Some people set no distance requirements on potential suitors. One Adventures in Delicious Dating After 40 reader shared she was romanced by a guy half way around the world for over two years! (They never met and he went poof one day.)
Other people have ridiculously short distance requirements. Some men list 10 miles as their dating radius in their dating profiles. Unless you live in New York City, I think this is too small. An hour’s drive seems reasonable to me.
Throughout my post-divorce dating, I was always clear I didn’t want a long distance relationship. Even thinking that, I’ve been entranced enough with four of the 112 men to explore dating them. With three of the four, I spent hours on the phone with them, often talking every day for up to several months before meeting. Two I never saw after one date, and one I saw 3 times before he went poof.
Then I found myself in a 600-mile long distance relationship. Why? Because he is a great, loving, smart, romantic, thoughtful guy. The long distance has its pros and cons.
Here’s what I’ve found so far:
Pros of a Long Distance Relationship:
Because you aren’t seeing each other frequently, you appreciate each other more.
You plan special activities for when you are together.
You spend compressed time together, so can get close fast.
You send each other love notes/emails to keep the passion alive. More so than if you were within a short driving distance.
You plan special romantic gestures to show the person you care after the visit — notes tucked in luggage or left on the refrigerator, chocolate hidden under the covers.
Hellos and goodbyes are particularly sweet.
You build up anticipation of spending time with your special guy.
If you have a busy life, you can consolidate your dating into a few days a week/month/quarter rather than allotting time each week.
You have plenty of time to see friends, work out, and participate in hobbies in between sweetie visits, so you don’t feel you’re cutting out activities you like while developing a relationship.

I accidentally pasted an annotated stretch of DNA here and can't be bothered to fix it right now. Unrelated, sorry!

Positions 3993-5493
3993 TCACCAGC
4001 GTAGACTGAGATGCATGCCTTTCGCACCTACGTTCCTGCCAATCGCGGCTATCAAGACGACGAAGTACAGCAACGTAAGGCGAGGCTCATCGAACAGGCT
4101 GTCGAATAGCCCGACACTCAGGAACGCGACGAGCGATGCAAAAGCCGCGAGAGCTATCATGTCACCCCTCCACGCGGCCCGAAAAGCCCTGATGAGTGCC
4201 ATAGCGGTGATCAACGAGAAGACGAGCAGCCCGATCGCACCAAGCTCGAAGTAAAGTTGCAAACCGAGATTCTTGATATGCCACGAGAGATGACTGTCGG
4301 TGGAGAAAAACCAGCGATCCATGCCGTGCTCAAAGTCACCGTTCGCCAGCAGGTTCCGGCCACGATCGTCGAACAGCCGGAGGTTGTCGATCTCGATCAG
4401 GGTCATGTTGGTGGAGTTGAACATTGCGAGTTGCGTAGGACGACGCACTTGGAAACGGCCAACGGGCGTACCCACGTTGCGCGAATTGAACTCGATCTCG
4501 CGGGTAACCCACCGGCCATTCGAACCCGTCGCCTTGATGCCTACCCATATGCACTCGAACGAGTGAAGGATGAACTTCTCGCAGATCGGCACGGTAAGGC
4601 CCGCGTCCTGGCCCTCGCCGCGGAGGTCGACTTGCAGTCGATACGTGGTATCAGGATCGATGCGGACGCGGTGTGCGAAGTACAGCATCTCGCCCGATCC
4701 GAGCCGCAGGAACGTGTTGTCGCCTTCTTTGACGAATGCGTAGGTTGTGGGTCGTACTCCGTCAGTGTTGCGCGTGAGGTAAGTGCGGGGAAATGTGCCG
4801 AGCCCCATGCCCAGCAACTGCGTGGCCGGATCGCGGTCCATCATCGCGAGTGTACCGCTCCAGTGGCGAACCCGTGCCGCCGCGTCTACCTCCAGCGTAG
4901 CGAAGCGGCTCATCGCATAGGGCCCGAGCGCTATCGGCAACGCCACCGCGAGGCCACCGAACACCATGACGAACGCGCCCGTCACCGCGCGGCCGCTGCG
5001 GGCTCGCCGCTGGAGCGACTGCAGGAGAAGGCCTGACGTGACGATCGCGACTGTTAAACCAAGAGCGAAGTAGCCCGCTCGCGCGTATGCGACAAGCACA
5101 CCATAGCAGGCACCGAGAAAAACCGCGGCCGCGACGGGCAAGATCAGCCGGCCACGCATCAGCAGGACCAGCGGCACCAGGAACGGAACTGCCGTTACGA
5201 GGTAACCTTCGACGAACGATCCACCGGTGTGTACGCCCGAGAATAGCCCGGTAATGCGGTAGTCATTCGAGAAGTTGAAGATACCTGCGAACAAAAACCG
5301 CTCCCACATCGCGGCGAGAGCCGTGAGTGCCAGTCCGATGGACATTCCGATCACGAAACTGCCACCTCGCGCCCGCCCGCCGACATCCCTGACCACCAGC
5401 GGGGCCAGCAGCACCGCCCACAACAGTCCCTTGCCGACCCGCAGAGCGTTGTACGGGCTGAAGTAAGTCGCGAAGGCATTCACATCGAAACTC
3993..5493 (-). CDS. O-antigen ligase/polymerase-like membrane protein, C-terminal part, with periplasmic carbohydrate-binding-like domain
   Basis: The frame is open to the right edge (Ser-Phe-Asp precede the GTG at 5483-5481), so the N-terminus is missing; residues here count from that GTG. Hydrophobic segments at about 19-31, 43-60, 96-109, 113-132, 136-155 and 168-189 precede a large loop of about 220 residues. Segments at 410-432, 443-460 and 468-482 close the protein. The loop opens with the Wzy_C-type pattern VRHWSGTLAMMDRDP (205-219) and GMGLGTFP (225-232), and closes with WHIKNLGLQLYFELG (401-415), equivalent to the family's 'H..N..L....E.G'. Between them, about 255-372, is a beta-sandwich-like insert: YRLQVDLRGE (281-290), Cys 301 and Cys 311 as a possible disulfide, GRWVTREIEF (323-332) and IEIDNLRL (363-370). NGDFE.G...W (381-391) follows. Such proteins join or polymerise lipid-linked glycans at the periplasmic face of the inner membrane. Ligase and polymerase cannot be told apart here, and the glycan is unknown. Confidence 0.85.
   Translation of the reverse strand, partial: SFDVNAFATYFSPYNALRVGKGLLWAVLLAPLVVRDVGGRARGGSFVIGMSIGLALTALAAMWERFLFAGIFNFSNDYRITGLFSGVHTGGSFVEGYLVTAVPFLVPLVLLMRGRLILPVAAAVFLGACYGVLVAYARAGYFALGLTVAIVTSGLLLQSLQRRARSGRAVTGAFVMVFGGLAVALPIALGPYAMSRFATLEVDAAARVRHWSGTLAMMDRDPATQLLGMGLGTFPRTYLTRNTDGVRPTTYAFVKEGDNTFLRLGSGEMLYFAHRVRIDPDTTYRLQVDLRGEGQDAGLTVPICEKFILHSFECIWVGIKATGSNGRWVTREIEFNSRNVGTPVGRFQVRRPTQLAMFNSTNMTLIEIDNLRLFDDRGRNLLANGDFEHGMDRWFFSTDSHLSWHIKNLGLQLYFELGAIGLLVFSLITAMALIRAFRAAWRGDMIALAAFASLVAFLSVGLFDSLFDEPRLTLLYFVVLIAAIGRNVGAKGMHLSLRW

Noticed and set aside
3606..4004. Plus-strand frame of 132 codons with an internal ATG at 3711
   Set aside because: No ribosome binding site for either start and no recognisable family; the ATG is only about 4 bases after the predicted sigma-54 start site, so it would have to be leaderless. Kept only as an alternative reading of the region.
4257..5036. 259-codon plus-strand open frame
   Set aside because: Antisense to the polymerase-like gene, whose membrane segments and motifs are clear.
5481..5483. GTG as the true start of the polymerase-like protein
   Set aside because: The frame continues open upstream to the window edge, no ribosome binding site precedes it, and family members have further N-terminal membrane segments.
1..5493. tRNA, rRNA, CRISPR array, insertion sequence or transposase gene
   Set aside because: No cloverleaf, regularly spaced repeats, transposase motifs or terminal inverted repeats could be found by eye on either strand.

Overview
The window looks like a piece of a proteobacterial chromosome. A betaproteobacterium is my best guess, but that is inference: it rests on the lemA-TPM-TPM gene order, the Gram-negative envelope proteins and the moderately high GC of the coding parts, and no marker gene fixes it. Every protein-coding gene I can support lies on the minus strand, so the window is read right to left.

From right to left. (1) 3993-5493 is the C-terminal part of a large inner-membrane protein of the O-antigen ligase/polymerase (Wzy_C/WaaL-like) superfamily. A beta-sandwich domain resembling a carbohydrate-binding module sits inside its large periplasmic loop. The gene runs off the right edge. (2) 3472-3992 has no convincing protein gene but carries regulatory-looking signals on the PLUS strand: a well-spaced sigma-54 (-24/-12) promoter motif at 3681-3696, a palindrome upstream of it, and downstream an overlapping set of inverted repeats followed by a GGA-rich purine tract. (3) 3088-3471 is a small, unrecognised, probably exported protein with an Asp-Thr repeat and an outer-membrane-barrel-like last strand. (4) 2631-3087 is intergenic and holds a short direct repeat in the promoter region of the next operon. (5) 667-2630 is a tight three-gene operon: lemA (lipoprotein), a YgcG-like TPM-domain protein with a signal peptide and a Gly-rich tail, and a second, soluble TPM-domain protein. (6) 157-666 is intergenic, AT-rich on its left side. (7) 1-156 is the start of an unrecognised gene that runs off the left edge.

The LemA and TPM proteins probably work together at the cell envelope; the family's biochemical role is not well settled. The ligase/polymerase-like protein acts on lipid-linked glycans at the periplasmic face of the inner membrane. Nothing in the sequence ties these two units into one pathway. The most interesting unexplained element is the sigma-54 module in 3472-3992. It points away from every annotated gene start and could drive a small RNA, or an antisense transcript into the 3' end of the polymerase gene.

Cons of a Long Distance Relationship:
Easier to misinterpret things over the phone and email when the body language and facial expression are missing.
If one of you is exhausted, sick or has to unexpectedly work, your together time is compromised. The person doing the travel may resent spending time and money to visit but not having the other’s full attention.
Because of the compressed time (spending 2-3 days together nearly 24/7), you can move faster than you might if you saw each other in short few-hour spurts.
Waiting too long between visits can strain the bond.
Built-up expectations create unreasonable fantasies. We all have warts, but when you don’t see someone regularly, you imagine them as perfect. When the warts show up it’s shocking.
Resentments can fester if a special effort isn’t made to talk about them.
Might be tempting to see others.
On one hand, long distance dating takes more effort. In addition to traveling to see one another, you need to take special effort to keep in touch on more than a superficial level in between. However, some relationships thrive on having a little time and space between the pair.
I think it is easier if you have an already established relationship where circumstances require you to be apart for a few months or year. When developing a relationship, however, you both have to be clear the effort is worth it.
If you’ve had a long distance relationship, what have you found are the pros and cons?
This is an excerpt from In Search of King Charming: Who Do I Want to Share My Throne?, part of the Adventures in Delicious Dating After 40 series. Order it at Dating Goddess.
Did you like this article? Sign up (it's free!) and we'll send you great articles like this every week. Subscribe for free here.